Monuments  

 

Monuments in Berlin


'International' movie theaterfill'Zoo Palast' movie theater
 

Left:
"International" movie theater
Berlin-Mitte, Karl-Marx-Allee 33,
1961-64 by Josef Kaiser, Heinz Aust,
Günter Kunert, and Horst Bauer

Right:
"Zoo Palast" movie theater
Berlin-Charlottenburg, Budapester Straße 38,
1955-57 by Schwebes & Schoszberger and Gerhard Fritsche
graues_feld    

Post-War Memorials

 
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Listing as Protected Historic Monuments


In the second section of Stalinallee begun in 1959, the "Kino International" and the "Café Moskau" (both 1961-1964) demonstrate this change of direction: Set completely in the international style denounced until that point as "formalistic", the movie theater and restaurant were accommodated in rectangular, two-story low-rise structures. In an exciting contrast, these low-lying buildings stand in front of sections of high-rises. The Café is adorned with the colored mosaic "From the Life of the People of the Soviet Union" by Bert Heller. One special feature is the movie theater's facade of poured concrete and relief that was created by the sculptors Waldemar Grzimek, Hubert Schiefelbein, and Karl-Heinz Schamal in 1966.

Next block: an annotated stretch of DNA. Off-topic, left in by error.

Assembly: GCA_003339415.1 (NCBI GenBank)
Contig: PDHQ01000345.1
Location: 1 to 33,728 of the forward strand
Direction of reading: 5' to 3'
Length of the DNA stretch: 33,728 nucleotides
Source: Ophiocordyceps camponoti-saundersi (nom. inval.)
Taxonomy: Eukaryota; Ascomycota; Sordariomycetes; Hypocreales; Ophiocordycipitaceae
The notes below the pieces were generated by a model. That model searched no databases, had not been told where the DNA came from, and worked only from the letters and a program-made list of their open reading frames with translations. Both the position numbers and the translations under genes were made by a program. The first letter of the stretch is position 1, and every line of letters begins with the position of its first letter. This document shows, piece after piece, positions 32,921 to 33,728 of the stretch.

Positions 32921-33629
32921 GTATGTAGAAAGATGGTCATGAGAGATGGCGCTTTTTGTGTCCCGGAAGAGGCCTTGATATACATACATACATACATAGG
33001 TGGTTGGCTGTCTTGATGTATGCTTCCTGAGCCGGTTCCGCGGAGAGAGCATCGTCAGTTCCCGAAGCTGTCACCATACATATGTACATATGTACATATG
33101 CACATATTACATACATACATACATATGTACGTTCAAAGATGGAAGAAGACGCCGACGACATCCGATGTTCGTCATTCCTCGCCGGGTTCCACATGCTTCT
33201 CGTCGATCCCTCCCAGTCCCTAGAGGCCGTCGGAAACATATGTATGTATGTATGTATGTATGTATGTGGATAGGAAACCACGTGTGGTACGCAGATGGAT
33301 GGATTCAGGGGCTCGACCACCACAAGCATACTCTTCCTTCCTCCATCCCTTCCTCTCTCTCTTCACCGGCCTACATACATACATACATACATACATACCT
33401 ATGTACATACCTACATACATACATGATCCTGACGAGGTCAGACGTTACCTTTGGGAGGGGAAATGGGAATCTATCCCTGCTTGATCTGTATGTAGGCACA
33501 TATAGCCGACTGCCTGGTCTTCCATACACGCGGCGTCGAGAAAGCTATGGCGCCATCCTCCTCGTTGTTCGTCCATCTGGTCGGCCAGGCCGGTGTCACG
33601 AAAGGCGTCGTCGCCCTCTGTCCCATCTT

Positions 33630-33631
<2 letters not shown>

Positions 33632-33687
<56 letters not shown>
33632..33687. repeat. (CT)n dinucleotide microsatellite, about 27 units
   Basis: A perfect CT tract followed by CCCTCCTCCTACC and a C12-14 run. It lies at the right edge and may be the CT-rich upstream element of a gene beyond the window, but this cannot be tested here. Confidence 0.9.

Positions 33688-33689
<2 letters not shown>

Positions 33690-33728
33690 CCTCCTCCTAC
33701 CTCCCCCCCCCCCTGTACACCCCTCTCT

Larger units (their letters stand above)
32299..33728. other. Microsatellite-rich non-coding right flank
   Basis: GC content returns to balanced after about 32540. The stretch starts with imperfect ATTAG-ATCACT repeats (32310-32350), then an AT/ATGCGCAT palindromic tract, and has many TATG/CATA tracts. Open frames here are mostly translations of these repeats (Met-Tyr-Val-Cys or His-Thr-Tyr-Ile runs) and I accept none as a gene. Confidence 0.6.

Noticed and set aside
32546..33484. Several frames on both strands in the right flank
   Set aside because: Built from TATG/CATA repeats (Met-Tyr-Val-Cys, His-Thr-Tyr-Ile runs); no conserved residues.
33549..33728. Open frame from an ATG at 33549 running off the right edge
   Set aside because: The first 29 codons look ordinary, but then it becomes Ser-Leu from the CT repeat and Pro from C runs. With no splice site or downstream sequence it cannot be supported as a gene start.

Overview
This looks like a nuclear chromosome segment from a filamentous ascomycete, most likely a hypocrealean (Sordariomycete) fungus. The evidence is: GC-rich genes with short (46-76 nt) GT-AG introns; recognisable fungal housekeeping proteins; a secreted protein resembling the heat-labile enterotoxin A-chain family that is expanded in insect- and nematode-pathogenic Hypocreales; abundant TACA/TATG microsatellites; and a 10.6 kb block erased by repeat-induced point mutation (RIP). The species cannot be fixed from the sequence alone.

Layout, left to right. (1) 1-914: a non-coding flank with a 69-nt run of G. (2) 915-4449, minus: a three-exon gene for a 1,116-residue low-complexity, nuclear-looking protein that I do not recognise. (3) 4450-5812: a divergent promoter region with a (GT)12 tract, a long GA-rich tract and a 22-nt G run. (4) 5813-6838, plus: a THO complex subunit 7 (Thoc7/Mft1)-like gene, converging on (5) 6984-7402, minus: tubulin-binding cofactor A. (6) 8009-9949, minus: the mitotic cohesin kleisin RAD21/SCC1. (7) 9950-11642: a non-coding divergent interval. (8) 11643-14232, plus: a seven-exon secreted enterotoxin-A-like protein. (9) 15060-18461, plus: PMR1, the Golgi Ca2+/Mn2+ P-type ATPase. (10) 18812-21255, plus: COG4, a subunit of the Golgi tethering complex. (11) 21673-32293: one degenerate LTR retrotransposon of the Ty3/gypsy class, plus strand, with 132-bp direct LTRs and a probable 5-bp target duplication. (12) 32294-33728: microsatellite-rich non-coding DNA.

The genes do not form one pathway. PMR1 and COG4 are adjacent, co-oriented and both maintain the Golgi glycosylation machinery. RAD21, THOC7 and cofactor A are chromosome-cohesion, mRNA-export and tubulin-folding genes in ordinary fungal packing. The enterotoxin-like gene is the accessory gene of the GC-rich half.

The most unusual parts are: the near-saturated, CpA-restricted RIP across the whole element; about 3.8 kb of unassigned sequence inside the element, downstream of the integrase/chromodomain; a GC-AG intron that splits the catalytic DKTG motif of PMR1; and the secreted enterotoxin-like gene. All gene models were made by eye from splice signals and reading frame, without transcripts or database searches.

As early as 1955, the architects Schwebes & Schoszberger used a similar construction principle to that of the second section of the Stalinallee at their "Zentrum am Zoo" ("Center at the Zoo"). The "Zoo Palast" movie theater, a detached low-rise building, is flanked by a 16-story high-rise and a long row of low-lying buildings. The new complex of stores, offices, apartments, and the movie theater developed quickly into a the entertainment center of the western half of the city. Since its construction, the Zoo Palast has been the chief location for the "Internationalen Filmfestspiele" ("International Film Festival") established in 1951, which still attracts citizens of Berlin and visitors from all over the world like a magnet. Only a short distance from here at an intersection with heavy traffic at Kurfürstendamm, the Café Kranzler was built from 1957 to 1958. The architect, Hanns Dustmann, crowned a plain two-story low-rise with a round pavilion set with a marquee. This striking and original café pavilion became an identification point for the western part of the city. The Zoo Palast and Café Kranzler, Kino International, and Café Moskau all represent a recovery from the terror of the war and the hardship of the rebuilding years, and a rediscovery of a better quality of life and joie de vivre.

 
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